Data regarding burden of refractory paediatric sarcoma can be estimated from the patients where cure is not possible as literature regarding the same is limited. There is no consensus regarding optimal treatment in second line as various regimens have been tried and there is no head-to-head comparison amongst the different regimens.
Survival in OGS has plateaued at 70% after the dramatic improvement in the 1980s and 1990s.3 In a large retrospective analysis of 1067 patients, there were 564 (52.85%) recurrences with a median time of 13 months. Post recurrence survival was 18% at 5 years. Approximately 35% had refractory disease.4
For localized EWS, the 5-year overall survival ranges from 65% to 75% whereas in metastatic setting it is less than 30%, except in isolated pulmonary metastasis (approximately 50%).5 The 5-year survival of relapsed EWS is 13%. Patients who relapse in the first 2 years from diagnosis have a 5-year survival of 7% compared to 29% who relapse after 2 years from diagnosis.6 At present, there is no standard protocol to treat relapsed EWS due to paucity of clinical trials.7
In pediatric populations, the most common soft tissue sarcoma is RMS, which accounts for one-half of all soft tissue sarcomas. Relapses occur in around 30% cases of RMS, with most relapses occurring before 2 years after initial diagnosis whereas late relapses (after 5 years of diagnosis) are rare and constitute less than 10% of relapsed cases. Most relapses (80%) occur at distant site and involve lungs, bones or bone marrow. Few patients (20%) relapse at the local site and have a more favourable prognosis.8–11 Prognostic factors associated with recurrent or progressive disease include factors at the time of initial diagnosis, including histological subtype, disease group, stage, age 10 years or younger, size, site, and lack of initial radiation therapy. Distant site of recurrence and time of relapse after diagnosis <18 months are important prognostic factors for survival at the time of relapse.8–10,12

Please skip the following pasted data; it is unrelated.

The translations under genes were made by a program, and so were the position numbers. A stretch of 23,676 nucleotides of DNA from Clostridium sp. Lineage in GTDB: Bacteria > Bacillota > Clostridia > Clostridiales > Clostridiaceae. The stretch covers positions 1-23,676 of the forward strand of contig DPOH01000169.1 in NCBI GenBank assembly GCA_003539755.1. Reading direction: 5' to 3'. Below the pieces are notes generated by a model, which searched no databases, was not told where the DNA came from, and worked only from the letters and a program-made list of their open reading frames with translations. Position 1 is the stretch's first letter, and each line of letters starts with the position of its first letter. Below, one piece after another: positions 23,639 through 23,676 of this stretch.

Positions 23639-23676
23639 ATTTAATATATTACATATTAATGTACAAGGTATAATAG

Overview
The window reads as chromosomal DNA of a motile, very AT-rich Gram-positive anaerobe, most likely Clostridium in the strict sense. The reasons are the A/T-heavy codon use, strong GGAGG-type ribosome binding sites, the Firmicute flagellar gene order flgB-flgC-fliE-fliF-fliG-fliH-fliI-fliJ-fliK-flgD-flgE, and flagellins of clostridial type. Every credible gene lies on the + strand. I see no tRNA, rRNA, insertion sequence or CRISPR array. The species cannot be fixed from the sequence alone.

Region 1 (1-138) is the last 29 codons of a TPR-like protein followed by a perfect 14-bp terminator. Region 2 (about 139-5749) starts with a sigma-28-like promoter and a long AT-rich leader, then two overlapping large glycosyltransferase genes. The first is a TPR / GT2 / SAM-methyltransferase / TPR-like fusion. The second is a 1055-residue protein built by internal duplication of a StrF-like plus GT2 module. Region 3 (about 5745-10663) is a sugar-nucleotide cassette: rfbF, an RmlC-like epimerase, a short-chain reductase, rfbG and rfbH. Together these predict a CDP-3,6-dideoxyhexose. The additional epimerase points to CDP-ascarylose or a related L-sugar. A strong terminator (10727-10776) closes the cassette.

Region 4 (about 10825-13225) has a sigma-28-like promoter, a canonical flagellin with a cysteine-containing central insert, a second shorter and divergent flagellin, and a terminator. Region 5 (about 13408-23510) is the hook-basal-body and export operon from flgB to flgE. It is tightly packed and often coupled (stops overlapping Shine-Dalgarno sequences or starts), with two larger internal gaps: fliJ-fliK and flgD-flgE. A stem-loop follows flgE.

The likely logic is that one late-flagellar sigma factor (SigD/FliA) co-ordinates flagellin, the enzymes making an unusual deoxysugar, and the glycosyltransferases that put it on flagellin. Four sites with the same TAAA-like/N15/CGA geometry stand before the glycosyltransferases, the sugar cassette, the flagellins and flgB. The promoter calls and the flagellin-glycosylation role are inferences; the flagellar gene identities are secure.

In a retrospective analysis by Intergroup Rhabdomyosarcoma Study Group (IRSG), 605 (25.6%) patients out of 2364 treated on IRS-III, IRS-IV pilot, & IRS-IV experienced disease relapse or progression. Median OS was 9.6 months and 17% of patients survived till 5 years after relapse. Probability of survival after relapse was dependent on histologic subtype, disease group, and stage at initial diagnosis. At the time of relapse distant site recurrence have poor survival compared with local recurrence.8
Of 1398 patients with localized disease at diagnosis treated in International Society of Paediatric Oncology (SIOP) Malignant Mesenchymal Tumour/MMT 84, 89, and 95 studies, 474 (33.9%) had a relapse. Metastatic disease at relapse, prior treatment, initial tumour size >5 cm, and relapse within 18 months of diagnosis were associated with poor outcomes.10 Many other retrospective analyses have found similar prognostic factors for survival.12
NRSTS accounts for approximately 50% of paediatric STS (13). It is a heterogenous group of rare tumours, with common histologies being synovial cell sarcoma, infantile fibrosarcoma and malignant peripheral nerve sheath tumour. Five-year survival from synovial sarcoma has been approximately 77%.13 Survival of infantile fibrosarcoma ranges from 80% to 94%.14,15 Malignant peripheral nerve sheath tumour is relatively chemoresistant. The five-year survival has ranged from 23% to 69%.13